“By three methods we may learn wisdom: First, by reflection, which is noblest; Second, by imitation, which is easiest; and third by experience, which is the bitterest.”
Wisdom features highly in the world of knowledge management. One of the biggest heresies it has produced, the erroneous DIKW pyramid (which I also questioned here and here), is putting wisdom at the pinnacle of a pyramidal meaning structure starting with data.
I want to find out what wisdom really might mean in (agile) KM. Much has been told about wisdom. Yet it is a very elusive definition.
My going in position? Wisdom is accumulated experience and expertise which allows us to activate our knowledge in a more effective way, both in terms of the intervention (the content of it) and of the process to bring it about (the process of that intervention). It is a reflection of an ingrained practice of triple loop learning which helps find a more appropriate response to a challenge we’re facing, an issue we’re grappling with or an idea we’re battling with.
In some ways, if we consider that in a field we accumulate some experience (some knowledge – as the sum of insights we have about that field), it looks as though we are exploring that field as if we were unraveling the map of that field, bit by bit, with some recognized borders and ‘unknown lands’. In the process, we are unraveling the complexity of all the interactions in that field – the horizontal connections between different items, actors and factors of that field as well as the vertical connections, the deeper understanding of the structure of things and how they work in and of themselves – and across, with adjacent fields.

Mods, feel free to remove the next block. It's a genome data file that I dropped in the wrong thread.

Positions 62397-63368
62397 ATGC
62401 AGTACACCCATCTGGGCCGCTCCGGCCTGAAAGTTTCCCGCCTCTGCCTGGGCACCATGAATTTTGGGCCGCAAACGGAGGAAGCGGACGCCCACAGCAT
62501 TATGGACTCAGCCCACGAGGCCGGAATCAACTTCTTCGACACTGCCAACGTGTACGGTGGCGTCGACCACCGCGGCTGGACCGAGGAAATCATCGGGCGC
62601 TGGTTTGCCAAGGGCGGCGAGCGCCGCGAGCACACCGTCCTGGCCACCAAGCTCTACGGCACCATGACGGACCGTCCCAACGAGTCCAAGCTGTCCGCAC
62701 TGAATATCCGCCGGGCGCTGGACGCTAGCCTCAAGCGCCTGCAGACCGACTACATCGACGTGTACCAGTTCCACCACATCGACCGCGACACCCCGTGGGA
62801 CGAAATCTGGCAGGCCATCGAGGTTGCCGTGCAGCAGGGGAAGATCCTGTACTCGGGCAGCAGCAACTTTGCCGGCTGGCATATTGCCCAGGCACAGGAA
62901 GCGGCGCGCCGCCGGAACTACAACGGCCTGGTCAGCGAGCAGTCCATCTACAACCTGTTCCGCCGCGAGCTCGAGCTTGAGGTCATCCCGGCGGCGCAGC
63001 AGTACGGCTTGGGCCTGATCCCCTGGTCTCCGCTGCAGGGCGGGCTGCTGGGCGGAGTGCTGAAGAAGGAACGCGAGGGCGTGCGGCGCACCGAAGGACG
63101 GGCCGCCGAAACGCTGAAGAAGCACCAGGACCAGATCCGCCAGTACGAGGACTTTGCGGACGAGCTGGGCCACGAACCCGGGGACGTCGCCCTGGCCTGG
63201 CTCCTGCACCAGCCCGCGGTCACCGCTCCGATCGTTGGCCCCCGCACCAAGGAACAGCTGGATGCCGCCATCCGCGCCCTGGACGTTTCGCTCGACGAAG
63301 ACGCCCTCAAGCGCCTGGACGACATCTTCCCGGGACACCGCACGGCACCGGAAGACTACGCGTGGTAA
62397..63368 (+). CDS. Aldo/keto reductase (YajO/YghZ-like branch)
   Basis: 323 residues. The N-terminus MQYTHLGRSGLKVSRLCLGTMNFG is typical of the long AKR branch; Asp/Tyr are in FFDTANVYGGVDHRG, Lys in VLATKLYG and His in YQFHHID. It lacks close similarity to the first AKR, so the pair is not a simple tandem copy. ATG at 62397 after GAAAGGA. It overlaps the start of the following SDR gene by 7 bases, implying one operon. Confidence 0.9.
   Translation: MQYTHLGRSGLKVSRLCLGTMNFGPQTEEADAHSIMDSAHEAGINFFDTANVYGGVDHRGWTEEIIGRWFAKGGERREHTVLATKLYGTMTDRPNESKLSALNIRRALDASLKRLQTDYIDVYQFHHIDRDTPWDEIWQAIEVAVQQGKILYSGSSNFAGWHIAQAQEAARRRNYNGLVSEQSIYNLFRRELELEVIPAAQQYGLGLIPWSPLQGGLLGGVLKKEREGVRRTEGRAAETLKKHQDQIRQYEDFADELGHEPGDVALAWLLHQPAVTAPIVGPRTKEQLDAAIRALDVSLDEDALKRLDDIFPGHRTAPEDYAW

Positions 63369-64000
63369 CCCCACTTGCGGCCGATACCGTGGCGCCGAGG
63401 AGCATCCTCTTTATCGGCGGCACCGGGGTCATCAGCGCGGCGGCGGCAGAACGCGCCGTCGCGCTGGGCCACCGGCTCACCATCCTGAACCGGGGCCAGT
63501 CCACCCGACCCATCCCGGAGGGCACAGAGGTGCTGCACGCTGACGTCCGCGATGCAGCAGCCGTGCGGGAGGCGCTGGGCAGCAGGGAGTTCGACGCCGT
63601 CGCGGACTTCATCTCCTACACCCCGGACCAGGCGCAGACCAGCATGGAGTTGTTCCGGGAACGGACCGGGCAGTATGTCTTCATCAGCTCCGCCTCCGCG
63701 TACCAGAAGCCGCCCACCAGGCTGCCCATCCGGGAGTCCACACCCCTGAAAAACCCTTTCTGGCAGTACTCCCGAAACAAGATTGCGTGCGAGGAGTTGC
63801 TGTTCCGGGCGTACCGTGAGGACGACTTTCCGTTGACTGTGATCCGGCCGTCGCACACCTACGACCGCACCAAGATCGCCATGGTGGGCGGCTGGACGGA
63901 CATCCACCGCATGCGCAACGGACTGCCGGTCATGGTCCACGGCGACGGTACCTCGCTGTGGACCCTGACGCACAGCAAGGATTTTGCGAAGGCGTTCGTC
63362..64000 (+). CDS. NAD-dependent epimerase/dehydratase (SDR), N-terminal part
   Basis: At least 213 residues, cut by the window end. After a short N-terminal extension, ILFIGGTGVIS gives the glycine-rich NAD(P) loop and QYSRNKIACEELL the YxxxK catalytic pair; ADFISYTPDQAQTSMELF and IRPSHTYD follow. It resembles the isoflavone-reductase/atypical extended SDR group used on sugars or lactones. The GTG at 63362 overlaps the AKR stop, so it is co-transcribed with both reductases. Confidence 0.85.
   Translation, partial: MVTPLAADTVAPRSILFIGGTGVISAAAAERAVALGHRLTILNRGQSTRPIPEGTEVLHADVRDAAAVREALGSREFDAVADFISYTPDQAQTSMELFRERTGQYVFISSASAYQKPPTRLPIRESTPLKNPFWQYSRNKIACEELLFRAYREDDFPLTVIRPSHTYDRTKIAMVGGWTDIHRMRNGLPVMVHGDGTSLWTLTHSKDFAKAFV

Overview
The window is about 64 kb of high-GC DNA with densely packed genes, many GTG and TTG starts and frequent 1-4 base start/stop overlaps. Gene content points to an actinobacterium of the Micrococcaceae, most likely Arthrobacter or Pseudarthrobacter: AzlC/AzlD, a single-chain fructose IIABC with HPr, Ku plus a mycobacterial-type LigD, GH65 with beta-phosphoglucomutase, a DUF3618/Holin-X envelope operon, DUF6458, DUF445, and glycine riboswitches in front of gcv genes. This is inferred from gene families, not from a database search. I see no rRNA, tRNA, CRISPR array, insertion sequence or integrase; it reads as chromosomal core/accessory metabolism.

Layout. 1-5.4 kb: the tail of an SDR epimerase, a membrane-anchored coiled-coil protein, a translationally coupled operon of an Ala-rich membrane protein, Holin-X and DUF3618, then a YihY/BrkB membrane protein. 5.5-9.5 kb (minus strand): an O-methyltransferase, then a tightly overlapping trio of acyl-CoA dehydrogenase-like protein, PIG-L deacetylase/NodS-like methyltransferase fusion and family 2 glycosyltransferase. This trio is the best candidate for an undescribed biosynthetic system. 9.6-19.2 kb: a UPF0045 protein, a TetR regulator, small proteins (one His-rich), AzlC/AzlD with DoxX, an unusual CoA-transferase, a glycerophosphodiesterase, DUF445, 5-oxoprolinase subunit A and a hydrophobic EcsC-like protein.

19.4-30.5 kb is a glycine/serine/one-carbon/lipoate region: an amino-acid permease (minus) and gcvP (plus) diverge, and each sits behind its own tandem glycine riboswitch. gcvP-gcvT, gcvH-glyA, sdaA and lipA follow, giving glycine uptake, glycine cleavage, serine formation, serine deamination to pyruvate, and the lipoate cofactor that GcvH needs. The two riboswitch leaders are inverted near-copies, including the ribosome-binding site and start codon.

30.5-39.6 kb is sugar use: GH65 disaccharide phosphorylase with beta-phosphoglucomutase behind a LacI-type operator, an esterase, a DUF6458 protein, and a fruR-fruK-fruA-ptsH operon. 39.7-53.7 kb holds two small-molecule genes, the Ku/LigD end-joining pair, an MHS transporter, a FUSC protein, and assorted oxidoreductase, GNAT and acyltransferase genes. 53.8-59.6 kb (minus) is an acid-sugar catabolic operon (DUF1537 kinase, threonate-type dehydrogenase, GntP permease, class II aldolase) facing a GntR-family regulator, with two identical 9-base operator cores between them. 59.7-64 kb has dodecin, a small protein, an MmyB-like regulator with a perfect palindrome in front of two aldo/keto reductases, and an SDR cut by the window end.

As we explore that field, we progressively understand its arcane principles, its ‘buttons and levers’ which when activated produce the best results, the political economy of that field, the chain of consequences that might be set off by an initiative, or for lack of causal relations the bigger picture of that complex and fine mess. We also keep on making the ‘known unknown’ known and to turn the ‘unknown unknown’ as a ‘known unknown’ (see the graph).
This is perhaps where I think wisdom might be nested, or easier to perceive: wisdom gives us both a) shortcuts to relate to the greater over-arching principles, the sources of power and the ways to activate a field b) a finer perception of how difficult that is and what consequences are and perhaps more importantly c) another reality call to understand that really what we have to put up with is a whole lot more complex than we first thought it was and d) an appreciation of the inputs from others and interdependencies that matter in the field (we get more socially connected or at least warmer to others’ efforts).
Wisdom thus helps us get more effective, more thoughtful, more humble and more empathetic. And as Confucius says there are various ways to sharpen our wisdom. But in the end perhaps Socrates got down to the essence of it all:
“The only true wisdom is in knowing you know nothing.”
As such, this teaches us that wisdom management is a complete aberration and that what matters is to carry on trying and reflecting. Learning has no end indeed.
Related blog posts:
- What the heck is knowledge anyways: from commodity to capacity and insights
- Settling the eternal semantic debate: what is knowledge, what is information
- Through the blissful darkness of ignorance, with concepts-lights at my side
- KM=CDL, on the journey to universal sense-making
- Putting learning loops and cycles in practice
And while at that, here’s a selection of supposedly wise quotes from supposedly wise men.